Check out our girl, Bi, featured in the most recent article in the Chron.
Houston MMA fighter Bi Nguyen overcomes adversity, teaches women how to challenge themselves
Bi Nguyen is small, but she packs a punch, both literally and figuratively in her life. In-between her own professional fights, the 29-year-old Vietnamese-born mixed martial arts (MMA) fighter is also a trainer at Savarese Fight Fit in West University Place.
Nguyen’s personal story is one of adversity, and overcoming challenges. Her family immigrated from Vietnam to the California Bay Area in 1995 when she was a young child. She learned English by listening to music and watching movies such as Curly Sue.
Nguyen believes that everything in her life prepared her for her career. She notes that she was “a young runaway, a troubled teen.” She ended up in Houston when she was just 15 years old.
“I ran through a lot of life lessons early on,” Nguyen said.
Nguyen noted that she used to ask herself, “why me” but then she got older and realized it made her stronger.
“In finding MMA and now teaching, and all of the public speaking I do, and advocating for women, everything I went though, was for this,” Nguyen.
Nguyen was in an abusive relationship for four years, and after he went to jail, Nguyen decided to take a self defense Muay Thai (Tai boxing) class.
“It was more so to gain more control in my life again,” Nguyen said. “It’s not about the physical aspect of it, but I felt like I was a disappearing hologram.”
The more she took the classes, she said she felt like a real person again.
Nguyen’s coach asked her if she had thought about fighting. At first her answer was no, but then she started training, and had her first fight shortly after.
She first started out with Muay Thai, but Nguyen noted that, while popular in Thailand, it was not yet big in the United States. She was spending all of her time training, with little to show for it.
“It wasn’t lucrative,” Nguyen said.
She heard about MMA, so she decided to make the transition.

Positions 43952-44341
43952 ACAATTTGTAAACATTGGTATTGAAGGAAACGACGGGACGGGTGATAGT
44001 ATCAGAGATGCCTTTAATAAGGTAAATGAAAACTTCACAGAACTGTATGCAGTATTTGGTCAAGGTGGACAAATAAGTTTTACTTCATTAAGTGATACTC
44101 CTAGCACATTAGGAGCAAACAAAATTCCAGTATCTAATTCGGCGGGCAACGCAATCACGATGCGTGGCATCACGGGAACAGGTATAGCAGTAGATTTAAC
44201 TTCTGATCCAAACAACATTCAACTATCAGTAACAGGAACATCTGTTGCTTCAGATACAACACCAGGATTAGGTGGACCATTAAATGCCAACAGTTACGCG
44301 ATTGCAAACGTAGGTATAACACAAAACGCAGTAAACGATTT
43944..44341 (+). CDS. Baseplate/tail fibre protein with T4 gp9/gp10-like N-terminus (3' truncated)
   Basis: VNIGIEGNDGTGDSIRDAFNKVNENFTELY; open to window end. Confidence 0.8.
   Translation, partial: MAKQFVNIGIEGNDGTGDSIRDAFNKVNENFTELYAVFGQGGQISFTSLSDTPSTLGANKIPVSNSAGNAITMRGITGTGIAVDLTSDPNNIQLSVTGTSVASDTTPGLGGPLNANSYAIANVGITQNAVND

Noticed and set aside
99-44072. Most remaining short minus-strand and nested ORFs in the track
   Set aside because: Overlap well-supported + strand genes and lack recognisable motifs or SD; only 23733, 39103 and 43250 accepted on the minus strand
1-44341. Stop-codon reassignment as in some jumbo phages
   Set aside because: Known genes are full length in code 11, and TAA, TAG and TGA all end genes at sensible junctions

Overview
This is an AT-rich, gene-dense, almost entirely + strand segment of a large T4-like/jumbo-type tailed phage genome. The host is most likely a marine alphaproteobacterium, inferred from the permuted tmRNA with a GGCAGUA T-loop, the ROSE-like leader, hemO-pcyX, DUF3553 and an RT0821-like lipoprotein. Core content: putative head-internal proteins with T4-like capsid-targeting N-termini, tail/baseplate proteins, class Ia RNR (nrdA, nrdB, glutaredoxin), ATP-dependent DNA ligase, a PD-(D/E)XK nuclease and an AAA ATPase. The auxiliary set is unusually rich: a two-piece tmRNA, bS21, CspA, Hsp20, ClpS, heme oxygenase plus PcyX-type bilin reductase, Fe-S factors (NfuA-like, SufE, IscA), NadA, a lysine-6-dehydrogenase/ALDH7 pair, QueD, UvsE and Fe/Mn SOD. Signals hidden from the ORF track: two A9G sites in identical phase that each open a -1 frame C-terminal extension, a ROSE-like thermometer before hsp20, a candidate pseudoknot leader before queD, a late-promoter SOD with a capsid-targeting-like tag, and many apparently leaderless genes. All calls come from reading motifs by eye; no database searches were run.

Her first fight was at the Houston Arena. During the fight, the crowd was chanting, “Kill her Bi,” which evolved into her nickname “Killer Bee.”
“I didn’t even know people knew about me, but they were chanting. It stuck and then it transformed. ‘Kill Her’ is kind of violent,” Nguyen said with a laugh.
Nguyen started out as a true underdog, with no fights under her belt, and her opponent was a veteran.
“She was technical. I was throwing questionable punches and kicks, but they got the job done because I did it with heart,” Nguyen said.
'At the time, the coach told her that she had headlined the fight because she was pretty. She ignored it at first, but she noted that as she got older, she realized the weight of the statement.
“I was an underdog in general because they just saw a pretty face. That has always been my battle,” Nguyen said.
Her current record is 5-3. She recently lost the world title, because she realized had not been taking breaks.
She took a long break, and in the meantime, she appeared on the reality television show Survivor, season 37 David vs. Goliath, but opted to leave the game on day 10 due to a knee injury.
Nguyen has since then signed a deal with One Championship, based in Asia, and her debut fight is on April 12 in Manila, Philippines.
She left for Thailand last week for a month long training camp to prepare for the upcoming fight. Her training consists of running, and then three arts: kickboxing, wrestling and jujitsu.
“These are hard workouts. I am running five miles a day and then doing three sessions each day,” Nguyen said.
Nguyen said that she never expected to become a trainer herself. She thought that she did not have time to focus on something other than her own training.
“I realized that I can make a lot of impact in my community… It’s my favorite time of the day now,” Nguyen said.
Nguyen continued, “These people are all challenging me. It goes to show what people are capable of when you encourage them.”
When she comes back from her fight in the Philippines, she will help create a self defense program at Savarese Fight Fit.
“I think everyone deserves to feel like a badass. I think that taking the classes will empower you,” Nguyen said.
“I never thought of my life as a big picture. I was always in survivor mode. Now that I am here, I realized that you can never predict life. I realized that every day that I was predicting, I was creating this. I ask myself, ‘Girl, how did you get here?’ But I did this,” Nguyen said.